Joseph has dreams of greatness. Joseph is sold into slavery by his own brothers.
VERSE 1. Jacob lived in the land of his father’s travels, in the land of Canaan.
VERSE 2. This is the history of the generations of Jacob. Joseph, being seventeen years old, was feeding the flock with his brothers. He was a boy with the sons of Bilhah and Zilpah, his father’s wives. Joseph brought an evil report of them to their father.
Joseph brought an evil report of them to their father. Joseph was a tattletale!
VERSE 3. Now Israel loved Joseph more than all his children, because he was the son of his old age, and he made him a tunic of many colors.
Israel loved Joseph more than all his children. Jacob had an obvious favorite among his children.
That always brings pain to all the non-favorites.
VERSE 4. His brothers saw that their father loved him more than all his brothers, and they hated him, and couldn’t speak peaceably to him.
they hated him. This is the natural outcome of a parent having an obvious favorite. The non-favorites come to resent the chosen one.
The philosopher René Girard wrote extensively about that. He called it mimetic rivalry.
This dream begins to be fulfilled in Genesis chapter 42:
Genesis 42:9. Joseph remembered the dreams which he dreamed about them, and said to them, “You are spies! You have come to see the nakedness of the land.”
VERSE 6. He said to them, “Please hear this dream which I have dreamed:
VERSE 7. for behold, we were binding sheaves in the field, and behold, my sheaf arose and also stood upright; and behold, your sheaves came around, and bowed down to my sheaf.”
VERSE 8. His brothers asked him, “Will you indeed reign over us? Will you indeed have dominion over us?” They hated him all the more for his dreams and for his words.
VERSE 9. He dreamed yet another dream, and told it to his brothers, and said, “Behold, I have dreamed yet another dream: and behold, the sun and the moon and eleven stars bowed down to me.”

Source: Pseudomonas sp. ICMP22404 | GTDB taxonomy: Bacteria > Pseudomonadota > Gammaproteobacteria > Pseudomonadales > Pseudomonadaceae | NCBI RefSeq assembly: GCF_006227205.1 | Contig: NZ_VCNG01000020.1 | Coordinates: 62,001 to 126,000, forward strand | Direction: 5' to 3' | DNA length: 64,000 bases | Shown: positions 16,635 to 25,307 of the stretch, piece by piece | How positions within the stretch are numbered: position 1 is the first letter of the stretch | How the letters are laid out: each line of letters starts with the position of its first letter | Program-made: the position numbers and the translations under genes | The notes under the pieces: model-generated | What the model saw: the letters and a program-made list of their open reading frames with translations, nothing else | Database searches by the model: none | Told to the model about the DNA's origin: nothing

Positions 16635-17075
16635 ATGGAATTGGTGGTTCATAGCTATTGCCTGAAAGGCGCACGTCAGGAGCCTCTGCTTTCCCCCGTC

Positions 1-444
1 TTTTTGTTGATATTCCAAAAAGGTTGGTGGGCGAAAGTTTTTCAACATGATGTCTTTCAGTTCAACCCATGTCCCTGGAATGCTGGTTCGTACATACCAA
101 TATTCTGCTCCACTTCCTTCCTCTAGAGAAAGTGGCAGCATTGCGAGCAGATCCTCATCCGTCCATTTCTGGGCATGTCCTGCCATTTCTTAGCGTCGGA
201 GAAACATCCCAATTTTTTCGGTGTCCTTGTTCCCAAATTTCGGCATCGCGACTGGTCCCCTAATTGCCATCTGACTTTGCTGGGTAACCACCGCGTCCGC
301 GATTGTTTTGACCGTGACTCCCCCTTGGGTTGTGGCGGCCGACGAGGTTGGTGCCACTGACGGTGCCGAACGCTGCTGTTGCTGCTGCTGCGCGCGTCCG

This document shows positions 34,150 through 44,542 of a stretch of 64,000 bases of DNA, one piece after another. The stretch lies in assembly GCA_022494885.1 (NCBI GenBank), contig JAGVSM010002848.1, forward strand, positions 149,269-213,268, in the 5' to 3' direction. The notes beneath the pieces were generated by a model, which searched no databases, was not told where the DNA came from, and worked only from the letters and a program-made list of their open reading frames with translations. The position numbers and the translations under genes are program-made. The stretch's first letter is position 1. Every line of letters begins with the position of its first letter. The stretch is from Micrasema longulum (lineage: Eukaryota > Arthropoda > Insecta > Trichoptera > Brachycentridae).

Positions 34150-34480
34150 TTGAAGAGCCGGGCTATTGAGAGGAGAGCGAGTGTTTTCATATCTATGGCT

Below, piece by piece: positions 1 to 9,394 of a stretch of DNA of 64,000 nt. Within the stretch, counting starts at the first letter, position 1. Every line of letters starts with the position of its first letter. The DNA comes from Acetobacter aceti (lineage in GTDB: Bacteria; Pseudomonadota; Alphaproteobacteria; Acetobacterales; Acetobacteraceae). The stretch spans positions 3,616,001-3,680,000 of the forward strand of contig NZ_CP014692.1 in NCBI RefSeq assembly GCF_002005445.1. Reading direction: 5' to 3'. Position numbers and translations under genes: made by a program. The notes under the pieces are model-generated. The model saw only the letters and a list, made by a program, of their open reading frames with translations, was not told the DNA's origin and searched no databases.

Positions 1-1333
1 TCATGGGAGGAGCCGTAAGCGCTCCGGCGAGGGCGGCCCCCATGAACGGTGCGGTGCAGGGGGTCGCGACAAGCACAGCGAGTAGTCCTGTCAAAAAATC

He dreamed yet another dream. Joseph had two separate dreams with similar messages.
That adds credibility to their message.
VERSE 10. He told it to his father and to his brothers. His father rebuked him, and said to him, “What is this dream that you have dreamed? Will I and your mother and your brothers indeed come to bow ourselves down to the earth before you?”
VERSE 11. His brothers envied him, but his father kept this saying in mind.
VERSE 12. His brothers went to feed their father’s flock in Shechem.
VERSE 13. Israel said to Joseph, “Aren’t your brothers feeding the flock in Shechem? Come, and I will send you to them.” He said to him, “Here I am.”
VERSE 14. He said to him, “Go now, see whether it is well with your brothers, and well with the flock; and bring me word again.” So he sent him out of the valley of Hebron, and he came to Shechem.
VERSE 15. A certain man found him, and behold, he was wandering in the field. The man asked him, “What are you looking for?”
VERSE 16. He said, “I am looking for my brothers. Tell me, please, where they are feeding the flock.”
VERSE 17. The man said, “They have left here, for I heard them say, ‘Let’s go to Dothan.’ ” Joseph went after his brothers, and found them in Dothan.
VERSE 18. They saw him afar off, and before he came near to them, they conspired against him to kill him.
they conspired against him to kill him. This is the ultimate expression of mimetic rivalry: murder.
We saw another instance of mimetic rivalry in Genesis 4, where Cain murdered his brother Abel.
Genesis 4:8. Cain said to Abel, his brother, “Let’s go into the field.” While they were in the field, Cain rose up against Abel, his brother, and killed him.
VERSE 19. They said to one another, “Behold, this dreamer comes.